ERIC Number: ED056328
Record Type: Non-Journal
Publication Date: 1971
Reference Count: 0
Race of Experimenter as a Variable in Research with Children.
The major aim of this study was to determine whether black and white children, ages 8-11, would differ in intellectual performance as a function of the race of the examiner. Two additional subgoals were: (1) to see the effect which the race of the examiner would have on the various subtest scores of the WISC; and (2) to find out if test anxiety scores would differ contingent on the race of the examiner. Four black and 4 white female high school graduates received extensive practical training in administering the WISC, and each then tested 14 black and 14 white children. The children all completed a test anxiety questionnaire prior to administration. Results show that, while the black children generally scored lower than whites, the predicted interaction between race of child and race of examiner was not obtained. In all instances, black examiners produced higher scores than whites. Finally, no significant main effects or interactions were found in relation to the anxiety measure. The findings are discussed. (TL)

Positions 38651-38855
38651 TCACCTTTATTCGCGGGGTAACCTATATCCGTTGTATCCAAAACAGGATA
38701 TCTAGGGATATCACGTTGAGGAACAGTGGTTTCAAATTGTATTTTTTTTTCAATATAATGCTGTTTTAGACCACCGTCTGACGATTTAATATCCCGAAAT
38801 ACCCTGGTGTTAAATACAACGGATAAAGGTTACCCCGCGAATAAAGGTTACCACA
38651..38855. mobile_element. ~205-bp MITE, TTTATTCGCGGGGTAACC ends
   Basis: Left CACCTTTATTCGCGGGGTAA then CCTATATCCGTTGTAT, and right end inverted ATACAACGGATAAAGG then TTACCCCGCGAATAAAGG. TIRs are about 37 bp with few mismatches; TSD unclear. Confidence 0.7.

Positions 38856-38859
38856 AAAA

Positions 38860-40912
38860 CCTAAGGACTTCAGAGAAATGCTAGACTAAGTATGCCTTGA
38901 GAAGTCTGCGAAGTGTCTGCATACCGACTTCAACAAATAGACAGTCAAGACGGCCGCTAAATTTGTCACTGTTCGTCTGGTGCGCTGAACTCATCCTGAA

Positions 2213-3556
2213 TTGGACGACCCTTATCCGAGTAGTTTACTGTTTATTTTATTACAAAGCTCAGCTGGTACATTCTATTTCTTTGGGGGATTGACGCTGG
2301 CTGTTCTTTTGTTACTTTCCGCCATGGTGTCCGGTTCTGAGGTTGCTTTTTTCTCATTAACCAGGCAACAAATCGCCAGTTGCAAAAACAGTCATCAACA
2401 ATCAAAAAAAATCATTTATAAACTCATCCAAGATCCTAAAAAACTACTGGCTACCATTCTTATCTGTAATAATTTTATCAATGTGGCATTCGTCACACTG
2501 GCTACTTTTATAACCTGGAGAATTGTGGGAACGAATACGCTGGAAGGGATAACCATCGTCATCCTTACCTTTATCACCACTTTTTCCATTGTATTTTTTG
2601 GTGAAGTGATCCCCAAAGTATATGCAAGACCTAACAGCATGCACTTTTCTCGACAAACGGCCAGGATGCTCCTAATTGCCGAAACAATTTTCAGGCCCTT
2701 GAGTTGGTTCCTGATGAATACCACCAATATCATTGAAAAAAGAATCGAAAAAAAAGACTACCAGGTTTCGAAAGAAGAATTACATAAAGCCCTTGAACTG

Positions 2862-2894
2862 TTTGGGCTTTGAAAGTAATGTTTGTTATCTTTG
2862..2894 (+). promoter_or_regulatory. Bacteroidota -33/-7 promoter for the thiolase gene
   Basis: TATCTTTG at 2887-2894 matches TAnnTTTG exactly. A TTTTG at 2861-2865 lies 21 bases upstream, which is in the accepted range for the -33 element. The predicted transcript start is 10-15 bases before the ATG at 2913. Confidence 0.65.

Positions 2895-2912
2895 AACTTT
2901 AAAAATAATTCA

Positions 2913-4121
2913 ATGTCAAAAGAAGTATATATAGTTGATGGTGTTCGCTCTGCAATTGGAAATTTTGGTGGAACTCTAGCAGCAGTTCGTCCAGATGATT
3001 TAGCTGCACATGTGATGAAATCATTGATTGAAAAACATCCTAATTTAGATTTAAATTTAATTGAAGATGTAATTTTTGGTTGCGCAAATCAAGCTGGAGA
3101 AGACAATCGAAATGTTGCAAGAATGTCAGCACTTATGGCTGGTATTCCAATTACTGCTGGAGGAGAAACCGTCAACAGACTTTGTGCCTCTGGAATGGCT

Publication Type: N/A
Education Level: N/A
Authoring Institution: State Univ. of New York, Buffalo.